What is psychological injustice? | psychology today
To each, his, her, or their due. This is how justice is traditionally defined. This, of course, begs the question, what is due to people? What do society, family members, workplaces, friends, teachers, leaders or government officials owe us?
This is a very important question that has generally been answered only in political and philosophical terms. For example, distributive justice concerns the fair and equitable distribution of goods, resources and services. These can include access to health care, housing and public education. Procedural justice, in turn, relates to fairness in decision-making processes. We usually say that procedural justice requires a voice and a choice. In the disability rights movement, a common refrain is “nothing about us without us”. Thus, what is due in procedural justice is representation, participation, impartiality and integrity. Correction, another important form of justice, is concerned with redressing harm inflicted on individuals or entire groups. The sums owed in restorative justice can be financial reparations or apologies (Sabbagh & Schmitt, 2016).
In addition to these conceptual approaches, there are contextual approaches to justice. They are types of (in)justice that take place at a particular time and place or towards a particular group of people. An example of the first is organizational (in)justice, and of the second, racial (in)justice. What are employees owed by employers? What are some racial and ethnic groups owed by others? A specific type of organizational justice is informational. Employees expect to be treated with respect and to be informed of important decisions that affect their lives. It can be said to be a form of procedural justice in a particular context. Some minority groups, in turn, feel they are owed apologies, reparations, resources, goods and services. These can be seen as a combination of distributive, procedural and corrective justice. Similar requests can be made regarding injustice related to gender or disability.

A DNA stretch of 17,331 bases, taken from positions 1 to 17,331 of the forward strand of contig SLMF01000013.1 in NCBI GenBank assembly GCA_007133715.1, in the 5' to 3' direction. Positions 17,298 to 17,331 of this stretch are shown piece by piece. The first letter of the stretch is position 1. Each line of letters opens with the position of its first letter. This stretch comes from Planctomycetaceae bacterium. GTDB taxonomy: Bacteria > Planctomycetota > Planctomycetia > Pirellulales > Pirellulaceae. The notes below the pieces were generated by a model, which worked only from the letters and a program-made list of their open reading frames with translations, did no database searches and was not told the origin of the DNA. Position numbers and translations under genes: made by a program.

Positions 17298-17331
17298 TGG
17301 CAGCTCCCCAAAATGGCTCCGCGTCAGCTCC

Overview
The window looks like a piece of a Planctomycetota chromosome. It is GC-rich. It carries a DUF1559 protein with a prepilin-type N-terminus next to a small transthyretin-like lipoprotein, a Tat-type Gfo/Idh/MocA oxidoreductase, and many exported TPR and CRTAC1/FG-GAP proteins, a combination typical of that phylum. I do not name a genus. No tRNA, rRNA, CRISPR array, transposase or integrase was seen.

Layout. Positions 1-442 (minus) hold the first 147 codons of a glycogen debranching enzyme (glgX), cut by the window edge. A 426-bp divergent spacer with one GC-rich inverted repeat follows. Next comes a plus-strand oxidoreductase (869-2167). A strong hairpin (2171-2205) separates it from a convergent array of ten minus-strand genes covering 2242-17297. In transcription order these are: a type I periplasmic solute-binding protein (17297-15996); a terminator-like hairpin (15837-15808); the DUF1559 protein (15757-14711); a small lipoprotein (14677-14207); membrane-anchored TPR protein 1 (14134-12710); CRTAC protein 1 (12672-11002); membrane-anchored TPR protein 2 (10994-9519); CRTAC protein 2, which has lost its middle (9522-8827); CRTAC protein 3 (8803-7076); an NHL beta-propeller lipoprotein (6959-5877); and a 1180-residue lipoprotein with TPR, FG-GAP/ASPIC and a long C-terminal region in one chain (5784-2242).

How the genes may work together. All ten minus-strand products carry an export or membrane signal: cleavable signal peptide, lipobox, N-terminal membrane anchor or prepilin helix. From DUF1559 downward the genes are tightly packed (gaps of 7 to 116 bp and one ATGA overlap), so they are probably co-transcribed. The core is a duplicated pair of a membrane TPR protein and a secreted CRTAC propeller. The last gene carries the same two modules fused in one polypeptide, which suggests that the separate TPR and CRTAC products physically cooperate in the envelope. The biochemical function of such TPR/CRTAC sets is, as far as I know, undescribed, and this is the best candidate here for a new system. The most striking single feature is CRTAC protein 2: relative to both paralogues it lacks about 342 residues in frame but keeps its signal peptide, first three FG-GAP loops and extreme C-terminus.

Psychological injustice: the missing link
There is a basic human need that is violated in all cases of unfair treatment, and that is the need to matter (Kruglanski et al., 2022; Prilleltensky & Prilleltensky, 2021). Importance is about feeling valued and adding value.
When we commit an injustice, we not only deprive individuals of some good or service, but we also deprive them of their humanity, dignity, importance, respect, and social value. I argue that the core mechanism of all forms of injustice is a violation of significance by making people feel devalued and disrespected, and preventing them from adding value and contributing , whether for themselves or for others. When some minorities are told they are not good at math or science, we both devalue their talents and deprive them of opportunities to excel in these areas (Steele, 2010). The rise of the #BlackLivesMatter movement is a response to historical injustices that have made black people feel devalued and prevented them from being full members of society (Taylor, 2016). In fact, for centuries the struggle for recognition has been about claiming dignity, importance and significance (Honneth, 1995).
Psychological injustice is a violation of the basic need to count
When we violate the basic need to be important, we are committing an act of psychological injustice. Thus, we can define psychological injustice as the violation of another’s basic need to be important. Violation can occur by making people feel devalued or by preventing them from adding value. Psychological justice, in turn, is an act that empowers other people, regardless of gender, race, class, age, disability, power, occupation, or immigration status, to feel valued and offers them the opportunity to add value and make a contribution to themselves and others.